Authoritarianism cannot take hold without intellectual support, and Friedrich Hayek couldn’t have described the rationale better himself. Just equally well. Almost verbatim, actually.

For more, see my paper (with Diane Cohen) on IPAB and this Cato policy forum on IPAB and Dodd-Frank. And of course, read Hayek’s The Road to Serfdom while it’s still legal.

Margaret Thatcher and the Battle of the 364 Keynesians

With the death of Margaret Thatcher, and the ensuing profusion of commentary on her legacy, it is worth looking back at an overlooked chapter in the Thatcher story. I am referring to her 1981 showdown with the Keynesian establishment—a showdown that the Iron Lady won handily. Before getting caught up with the phony “austerity vs. fiscal stimulus” debate, the chattering classes should take note of how Mrs. Thatcher debunked the Keynesian “fiscal factoid.”

According to the Oxford English Dictionary, a factoid is “an item of unreliable information that is reported and repeated so often that it becomes accepted as fact.” The standard Keynesian fiscal policy prescription for the maintenance of non-inflationary full employment is a fiscal factoid. The chattering classes can repeat this factoid on cue: to stimulate the economy, expand the government’s deficit (or shrink its surplus); and to rein in an overheated economy, shrink the government’s deficit (or expand its surplus).

Even the economic oracles embrace the fiscal factoid. That, of course, is one reason that the Keynesians’ fiscal mantra has become a factoid. No less than Nobelist Paul Krugman repeats it ad nauseam. Now, the new secretary of the treasury, Jack Lew (who claims no economic expertise), is in Europe peddling the fiscal factoid.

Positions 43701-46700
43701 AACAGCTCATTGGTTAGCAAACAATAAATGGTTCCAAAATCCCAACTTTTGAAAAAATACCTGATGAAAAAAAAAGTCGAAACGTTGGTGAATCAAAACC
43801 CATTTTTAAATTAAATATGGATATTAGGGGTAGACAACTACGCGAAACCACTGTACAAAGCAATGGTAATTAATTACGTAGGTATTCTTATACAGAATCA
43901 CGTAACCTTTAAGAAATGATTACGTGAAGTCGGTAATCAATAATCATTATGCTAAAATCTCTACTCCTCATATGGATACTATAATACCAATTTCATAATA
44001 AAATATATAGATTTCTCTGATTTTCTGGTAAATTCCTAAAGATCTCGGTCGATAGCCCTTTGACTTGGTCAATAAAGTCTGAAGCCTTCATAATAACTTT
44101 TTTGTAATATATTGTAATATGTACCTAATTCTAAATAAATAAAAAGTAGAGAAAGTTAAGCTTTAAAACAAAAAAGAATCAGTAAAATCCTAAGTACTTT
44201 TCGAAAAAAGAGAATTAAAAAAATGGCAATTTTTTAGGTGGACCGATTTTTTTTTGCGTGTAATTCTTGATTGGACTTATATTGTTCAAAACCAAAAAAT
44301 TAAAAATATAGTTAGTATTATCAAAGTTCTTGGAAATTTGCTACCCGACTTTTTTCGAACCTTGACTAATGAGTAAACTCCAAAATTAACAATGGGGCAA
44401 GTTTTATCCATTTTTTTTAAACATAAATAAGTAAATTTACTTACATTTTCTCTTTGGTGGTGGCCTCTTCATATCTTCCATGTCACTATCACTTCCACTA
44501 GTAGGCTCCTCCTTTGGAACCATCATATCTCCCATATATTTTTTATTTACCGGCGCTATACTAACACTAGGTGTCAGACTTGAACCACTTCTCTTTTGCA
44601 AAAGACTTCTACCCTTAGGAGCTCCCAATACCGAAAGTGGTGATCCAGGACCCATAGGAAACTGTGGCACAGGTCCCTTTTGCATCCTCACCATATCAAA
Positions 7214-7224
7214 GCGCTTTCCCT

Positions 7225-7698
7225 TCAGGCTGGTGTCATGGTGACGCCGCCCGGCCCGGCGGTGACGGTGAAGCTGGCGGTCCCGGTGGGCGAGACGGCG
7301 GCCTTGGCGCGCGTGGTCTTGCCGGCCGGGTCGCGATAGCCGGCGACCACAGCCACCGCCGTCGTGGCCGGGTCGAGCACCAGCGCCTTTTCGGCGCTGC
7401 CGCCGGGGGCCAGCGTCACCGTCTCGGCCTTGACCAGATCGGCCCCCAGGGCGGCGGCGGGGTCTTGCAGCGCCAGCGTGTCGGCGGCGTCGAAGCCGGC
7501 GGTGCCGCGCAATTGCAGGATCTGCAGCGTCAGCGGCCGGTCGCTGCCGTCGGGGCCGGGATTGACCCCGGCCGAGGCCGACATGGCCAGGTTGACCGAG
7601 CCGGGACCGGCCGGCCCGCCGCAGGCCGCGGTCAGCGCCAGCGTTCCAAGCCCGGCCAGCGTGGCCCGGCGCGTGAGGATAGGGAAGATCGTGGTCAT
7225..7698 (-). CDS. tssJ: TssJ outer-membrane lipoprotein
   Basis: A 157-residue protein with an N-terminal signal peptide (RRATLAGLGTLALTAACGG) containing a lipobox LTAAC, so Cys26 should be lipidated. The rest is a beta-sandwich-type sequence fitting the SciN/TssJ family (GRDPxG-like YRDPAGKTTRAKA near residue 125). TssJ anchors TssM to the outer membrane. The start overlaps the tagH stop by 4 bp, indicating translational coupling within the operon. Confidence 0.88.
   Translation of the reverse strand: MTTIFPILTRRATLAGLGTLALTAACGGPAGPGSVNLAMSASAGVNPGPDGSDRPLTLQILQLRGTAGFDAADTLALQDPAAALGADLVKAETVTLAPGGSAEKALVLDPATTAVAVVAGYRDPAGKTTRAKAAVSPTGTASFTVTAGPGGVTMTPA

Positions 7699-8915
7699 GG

Unfortunately, the grim reaper finally caught up with Margaret Thatcher—but not before she laid waste to 364 wrong-headed British Keynesians.

In 1981, Prime Minister Thatcher made a dash for confidence and growth via a fiscal squeeze. To restart the economy, Mrs. Thatcher instituted a fierce attack on the British fiscal deficit, coupled with an expansionary monetary policy. Her moves were immediately condemned by 364 distinguished economists. In a letter to The Times, they wrote a knee-jerk Keynesian response: “Present policies will deepen the depression, erode the industrial base of our economy and threaten its social and political stability.”

Mrs. Thatcher was quickly vindicated. No sooner had the 364 affixed their signatures to that letter than the economy boomed. Confidence in the British economy was restored, and Mrs. Thatcher was able to introduce a long series of deep, free-market reforms.

As for the 364 economists (who included seventy-six present or past professors, a majority of the Chief Economic Advisors to the Government in the post-WWII period, and the president, as well as nine present or past vice-presidents, and the secretary general of the Royal Economic Society), they were not only wrong, but also came to look ridiculous.

In the United States, the peddlers of the fiscal factoid have never suffered the intellectual humiliation of their British counterparts. In consequence, American Keynesians can continue to peddle snake oil with reckless abandon and continue to influence policy in Washington, D.C., and elsewhere.